Al Jazeera in English -- But Good Luck Finding It

Al Jazeera, the Arab world's leading broadcast network, launched its English-language channel this week with a slick and polished 24-hour newscast.

But while the world was watching, American viewers -- one of the channel's main targets -- were not. None of the major American cable or satellite providers chose to carry the signal.

Most Americans know Al Jazeera as the network that broadcasts Osama bin Laden's periodic messages. Secretary of Defense Donald Rumsfeld once called it, "vicious, inaccurate and inexcusable." But the man who runs Al Jazeera's English network, Wadah Khanfar, said that is a misperception.

"We have for one decade stood against authoritarian regimes in the region, and we have installed the idea of reform and democracy," he said.

On its first newscast, Al Jazeera reported on the re-election of President Joseph Kabila in Congo, the suicide rate among indigenous tribes in Brazil and the increasing traffic congestion in China. The broadcast was seen by 80 million households worldwide, but Americans were limited to a free 15-minute Internet trial.

The absence of Al Jazeera English in the U.S. could have more to do with economics than ideology.

"Cable is a regulated industry," said Tom Rosenstiel of the Project for Excellence in Journalism. "The government has not taken any steps to bar [Al Jazeera]. The marketplace for the moment is doing the talking. And the marketplace isn't much interested."

The cable company Comcast said in a written statement that it had "some preliminary discussions with Al Jazeera that did not resolve in any agreement."

Time Warner Cable said those who run the company "do not have any current plans to carry Al Jazeera English."

Until that changes, Al Jazeera English is available to most U.S. viewers only via the Internet, which Rosenstiel called a bad fit.

"Al Jazeera is going to have a very tough time online because it's really not a Website," he said. "It's a broadcast, and there is no history to suggest that basically watching TV on your computer is going to be very popular or attract much of an audience."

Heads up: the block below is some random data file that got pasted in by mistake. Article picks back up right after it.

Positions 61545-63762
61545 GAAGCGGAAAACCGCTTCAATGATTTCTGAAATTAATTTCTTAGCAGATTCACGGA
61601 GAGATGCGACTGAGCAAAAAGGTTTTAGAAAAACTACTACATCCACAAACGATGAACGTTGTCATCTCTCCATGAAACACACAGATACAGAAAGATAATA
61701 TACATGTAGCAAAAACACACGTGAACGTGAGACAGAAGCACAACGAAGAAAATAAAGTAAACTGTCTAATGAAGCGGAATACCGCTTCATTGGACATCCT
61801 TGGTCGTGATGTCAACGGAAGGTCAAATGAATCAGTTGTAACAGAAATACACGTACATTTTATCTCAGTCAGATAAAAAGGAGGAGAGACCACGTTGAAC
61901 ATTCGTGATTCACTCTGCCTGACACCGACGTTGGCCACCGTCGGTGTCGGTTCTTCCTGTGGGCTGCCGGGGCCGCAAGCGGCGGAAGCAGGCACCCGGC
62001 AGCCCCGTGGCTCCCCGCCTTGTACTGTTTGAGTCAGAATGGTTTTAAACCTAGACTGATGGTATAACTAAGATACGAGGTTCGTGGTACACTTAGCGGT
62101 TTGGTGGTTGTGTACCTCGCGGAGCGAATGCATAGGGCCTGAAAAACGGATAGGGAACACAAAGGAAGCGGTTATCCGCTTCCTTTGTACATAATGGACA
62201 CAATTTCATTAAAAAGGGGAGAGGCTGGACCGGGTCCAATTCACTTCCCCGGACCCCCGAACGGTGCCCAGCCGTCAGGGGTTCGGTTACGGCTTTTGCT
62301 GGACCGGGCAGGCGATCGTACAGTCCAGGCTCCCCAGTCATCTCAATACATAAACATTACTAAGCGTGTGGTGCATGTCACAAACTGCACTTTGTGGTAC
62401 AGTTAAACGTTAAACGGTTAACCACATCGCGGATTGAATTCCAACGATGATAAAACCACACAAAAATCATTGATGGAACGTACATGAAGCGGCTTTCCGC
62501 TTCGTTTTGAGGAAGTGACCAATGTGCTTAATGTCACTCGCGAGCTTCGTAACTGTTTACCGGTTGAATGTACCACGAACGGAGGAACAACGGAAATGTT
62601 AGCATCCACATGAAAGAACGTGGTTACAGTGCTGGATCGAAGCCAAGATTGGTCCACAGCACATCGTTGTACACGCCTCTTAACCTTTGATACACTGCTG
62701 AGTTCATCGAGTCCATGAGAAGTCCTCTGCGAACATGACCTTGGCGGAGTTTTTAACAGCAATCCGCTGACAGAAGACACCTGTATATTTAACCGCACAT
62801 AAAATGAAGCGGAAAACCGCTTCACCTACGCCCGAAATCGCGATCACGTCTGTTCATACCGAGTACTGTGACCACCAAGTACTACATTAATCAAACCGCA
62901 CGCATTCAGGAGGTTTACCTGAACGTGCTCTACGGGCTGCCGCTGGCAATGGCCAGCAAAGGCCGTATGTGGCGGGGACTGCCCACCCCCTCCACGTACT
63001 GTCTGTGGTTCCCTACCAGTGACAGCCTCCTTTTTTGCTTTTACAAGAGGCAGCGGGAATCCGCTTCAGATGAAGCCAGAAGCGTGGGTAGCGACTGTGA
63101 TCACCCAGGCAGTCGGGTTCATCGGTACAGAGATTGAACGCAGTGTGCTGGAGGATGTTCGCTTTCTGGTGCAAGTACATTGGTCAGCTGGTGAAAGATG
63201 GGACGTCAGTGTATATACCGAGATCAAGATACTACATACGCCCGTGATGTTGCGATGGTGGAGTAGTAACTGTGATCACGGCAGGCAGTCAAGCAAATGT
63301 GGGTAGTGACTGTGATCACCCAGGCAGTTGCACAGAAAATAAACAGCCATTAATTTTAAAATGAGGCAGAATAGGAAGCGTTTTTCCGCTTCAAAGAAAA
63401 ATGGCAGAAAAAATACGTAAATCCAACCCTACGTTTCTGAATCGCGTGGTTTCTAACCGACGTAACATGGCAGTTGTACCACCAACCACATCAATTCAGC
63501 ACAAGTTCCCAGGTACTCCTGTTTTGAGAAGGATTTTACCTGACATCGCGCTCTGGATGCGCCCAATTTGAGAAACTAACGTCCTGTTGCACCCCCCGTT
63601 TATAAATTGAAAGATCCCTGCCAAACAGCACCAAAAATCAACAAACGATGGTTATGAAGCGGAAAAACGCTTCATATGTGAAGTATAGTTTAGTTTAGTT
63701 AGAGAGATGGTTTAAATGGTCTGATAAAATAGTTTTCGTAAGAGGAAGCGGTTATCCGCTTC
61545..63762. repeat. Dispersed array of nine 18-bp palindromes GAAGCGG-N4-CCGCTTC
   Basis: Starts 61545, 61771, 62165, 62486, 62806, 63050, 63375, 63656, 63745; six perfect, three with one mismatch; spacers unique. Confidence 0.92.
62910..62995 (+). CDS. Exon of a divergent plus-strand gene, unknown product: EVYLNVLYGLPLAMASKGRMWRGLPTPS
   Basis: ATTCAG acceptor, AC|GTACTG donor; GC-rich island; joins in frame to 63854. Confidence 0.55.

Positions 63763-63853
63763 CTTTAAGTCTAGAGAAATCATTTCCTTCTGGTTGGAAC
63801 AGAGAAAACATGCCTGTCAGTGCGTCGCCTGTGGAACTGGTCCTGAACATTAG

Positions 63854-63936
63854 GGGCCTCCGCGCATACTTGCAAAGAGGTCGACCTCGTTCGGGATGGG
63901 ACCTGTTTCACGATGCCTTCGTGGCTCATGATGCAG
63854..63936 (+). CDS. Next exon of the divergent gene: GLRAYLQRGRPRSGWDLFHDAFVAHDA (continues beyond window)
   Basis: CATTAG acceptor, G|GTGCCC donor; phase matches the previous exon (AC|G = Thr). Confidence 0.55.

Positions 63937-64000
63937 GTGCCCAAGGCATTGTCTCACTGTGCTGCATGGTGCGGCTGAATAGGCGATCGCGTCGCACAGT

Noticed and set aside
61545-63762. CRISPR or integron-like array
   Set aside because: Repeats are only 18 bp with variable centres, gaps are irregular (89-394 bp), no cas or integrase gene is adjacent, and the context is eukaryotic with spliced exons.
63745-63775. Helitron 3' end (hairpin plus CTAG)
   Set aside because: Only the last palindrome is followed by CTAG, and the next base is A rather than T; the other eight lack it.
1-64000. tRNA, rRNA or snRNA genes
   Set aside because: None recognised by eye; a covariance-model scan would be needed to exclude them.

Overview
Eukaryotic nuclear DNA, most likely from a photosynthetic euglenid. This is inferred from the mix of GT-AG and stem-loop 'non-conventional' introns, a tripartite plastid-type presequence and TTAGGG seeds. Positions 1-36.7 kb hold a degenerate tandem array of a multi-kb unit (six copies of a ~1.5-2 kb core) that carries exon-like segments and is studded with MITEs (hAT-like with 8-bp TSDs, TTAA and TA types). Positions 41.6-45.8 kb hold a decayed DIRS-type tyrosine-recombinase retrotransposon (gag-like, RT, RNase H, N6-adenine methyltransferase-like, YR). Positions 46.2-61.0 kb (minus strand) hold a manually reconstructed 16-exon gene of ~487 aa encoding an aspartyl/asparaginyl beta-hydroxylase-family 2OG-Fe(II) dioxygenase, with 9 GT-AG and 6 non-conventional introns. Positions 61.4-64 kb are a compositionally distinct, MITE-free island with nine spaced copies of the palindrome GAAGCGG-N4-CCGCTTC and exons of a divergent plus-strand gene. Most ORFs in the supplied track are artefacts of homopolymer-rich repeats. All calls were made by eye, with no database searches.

Al Jazeera English can be seen on television in the United States only by those who own a GlobeCast World TV dish. The dish costs $179, but once installed the service is available without monthly subscription.

Al Jazeera English is headquartered in Doha, Qatar, which is also home to the Arab language version. The English service has bureaus in London, Washington and Kuala Lumpur, Malaysia.

The channel has said that one of its main objectives is to offer balance to western news reports. And it has lured some heavy-hitters from the western media with a promise of editorial freedom.

"There were people who told me, 'You are running a risk,'" said former ABC News "Nightline" correspondent Dave Marash, who is now Al Jazeera's Washington anchor. "My answer is, 'The more you know about Al Jazeera, the smaller the risk that is.'"

British television personality David Frost was also lured to Al Jazeera English.

"I've never had such editorial control, editorial freedom, no censorship and so on," he said.

Al Jazeera's executives said they are willing to wait for American viewers. More important right now, they said, is to build their network's credibility in the western world.

They will be there, they said, when the U.S. is ready to listen.

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